‘Encouraged by the diversity’
Other Evers picks to lead high-profile departments include Preston Cole, a Milwaukee city official tapped for the Department of Natural Resources — whose selection drew praise from Walker and Stepp. Cole is a member of the state’s Natural Resources Board and has a forestry background.
Evers’ choice for the Department of Corrections is Kevin Carr, a U.S. marshal and onetime top aide to former Milwaukee County Sheriff David Clarke.
Andrea Palm is Evers’ pick for Health Services secretary — a pick that will help lead Evers’ efforts to expand Medicaid health coverage to 80,000 Wisconsinites under the federal Obamacare law. Palm most recently served under the Obama administration as senior counselor to the secretary of the U.S. Department of Health and Human Services, as well as senior health policy adviser for former U.S. Sen. Hillary Clinton.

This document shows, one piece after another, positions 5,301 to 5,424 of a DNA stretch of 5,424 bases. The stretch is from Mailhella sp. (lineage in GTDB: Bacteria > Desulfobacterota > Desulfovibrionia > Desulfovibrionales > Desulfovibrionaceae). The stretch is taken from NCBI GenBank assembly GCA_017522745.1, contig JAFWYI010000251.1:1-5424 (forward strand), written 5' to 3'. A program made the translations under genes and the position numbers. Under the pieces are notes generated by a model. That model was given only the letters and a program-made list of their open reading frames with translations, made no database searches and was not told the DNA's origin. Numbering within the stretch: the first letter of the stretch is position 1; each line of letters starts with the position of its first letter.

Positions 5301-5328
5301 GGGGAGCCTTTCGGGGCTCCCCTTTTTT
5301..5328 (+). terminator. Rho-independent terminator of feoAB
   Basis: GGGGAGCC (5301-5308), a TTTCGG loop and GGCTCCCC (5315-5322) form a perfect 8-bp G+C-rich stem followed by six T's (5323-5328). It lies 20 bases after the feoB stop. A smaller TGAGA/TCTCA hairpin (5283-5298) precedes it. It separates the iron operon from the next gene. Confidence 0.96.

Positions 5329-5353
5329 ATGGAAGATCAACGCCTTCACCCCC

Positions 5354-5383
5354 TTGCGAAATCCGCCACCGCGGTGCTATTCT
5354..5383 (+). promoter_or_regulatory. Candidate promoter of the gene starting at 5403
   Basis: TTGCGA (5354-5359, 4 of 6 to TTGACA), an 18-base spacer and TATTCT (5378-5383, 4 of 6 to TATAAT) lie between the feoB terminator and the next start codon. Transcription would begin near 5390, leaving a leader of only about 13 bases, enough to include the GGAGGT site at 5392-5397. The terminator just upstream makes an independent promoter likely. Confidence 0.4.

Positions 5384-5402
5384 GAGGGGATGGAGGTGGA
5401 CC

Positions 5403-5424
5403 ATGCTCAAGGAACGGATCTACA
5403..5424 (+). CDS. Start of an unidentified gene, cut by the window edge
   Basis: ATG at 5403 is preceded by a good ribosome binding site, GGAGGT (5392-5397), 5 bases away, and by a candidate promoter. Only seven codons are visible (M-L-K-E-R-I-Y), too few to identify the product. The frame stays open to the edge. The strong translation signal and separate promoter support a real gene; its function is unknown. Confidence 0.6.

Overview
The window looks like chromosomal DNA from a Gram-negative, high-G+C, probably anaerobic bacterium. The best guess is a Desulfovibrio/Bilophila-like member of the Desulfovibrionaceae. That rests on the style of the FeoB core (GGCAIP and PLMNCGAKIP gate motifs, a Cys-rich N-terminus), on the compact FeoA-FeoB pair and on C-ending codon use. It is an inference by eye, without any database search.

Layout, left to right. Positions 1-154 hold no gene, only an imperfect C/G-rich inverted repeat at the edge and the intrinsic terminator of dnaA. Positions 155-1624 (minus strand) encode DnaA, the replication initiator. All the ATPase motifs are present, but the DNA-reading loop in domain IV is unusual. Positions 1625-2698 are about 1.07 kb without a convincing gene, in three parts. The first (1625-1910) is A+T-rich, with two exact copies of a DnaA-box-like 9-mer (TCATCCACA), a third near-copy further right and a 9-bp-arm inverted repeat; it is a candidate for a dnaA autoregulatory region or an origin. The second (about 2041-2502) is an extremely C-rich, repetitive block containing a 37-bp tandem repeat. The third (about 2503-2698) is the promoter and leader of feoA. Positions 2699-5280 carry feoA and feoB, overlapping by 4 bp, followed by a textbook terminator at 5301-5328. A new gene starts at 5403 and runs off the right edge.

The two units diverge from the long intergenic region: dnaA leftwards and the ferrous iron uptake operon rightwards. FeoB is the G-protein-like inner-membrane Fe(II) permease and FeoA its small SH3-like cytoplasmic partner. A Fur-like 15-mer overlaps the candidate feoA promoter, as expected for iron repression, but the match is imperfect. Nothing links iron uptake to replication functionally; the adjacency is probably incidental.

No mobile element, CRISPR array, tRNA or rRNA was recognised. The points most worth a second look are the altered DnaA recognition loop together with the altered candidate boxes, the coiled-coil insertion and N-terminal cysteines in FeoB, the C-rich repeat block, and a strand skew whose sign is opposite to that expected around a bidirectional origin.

Senate Minority Leader Jennifer Shilling, D-La Crosse, said in a statement that Evers “has built a team from across the state that brings diverse experience and knowledge.”
“It’s refreshing to move away from some of the more partisan and political appointees we’ve seen in the past toward a cabinet focused on being problem-solvers that can work together,” Shilling said.
Liberal activists looking for staunchly left-wing pedigrees in Evers’ Cabinet won’t find many. But Grace Wagner, a spokeswoman for the group Our Wisconsin Revolution, which formed out of Sen. Bernie Sanders’ 2016 presidential campaign in the state, said her group is nonetheless pleased by what it has seen so far. She said they point to Evers’ “hope for cooperation and a bipartisan era for the state of Wisconsin.”
“We’re certainly encouraged by the diversity and the experience level of the people he has appointed,” Wagner said.
Six of Evers’ Cabinet picks so far are women and three are people of color — four if you add his choice to succeed him as state superintendent, Carolyn Stanford Taylor. That compares to Walker’s first-term Cabinet picks, of whom three were women and two were people of color.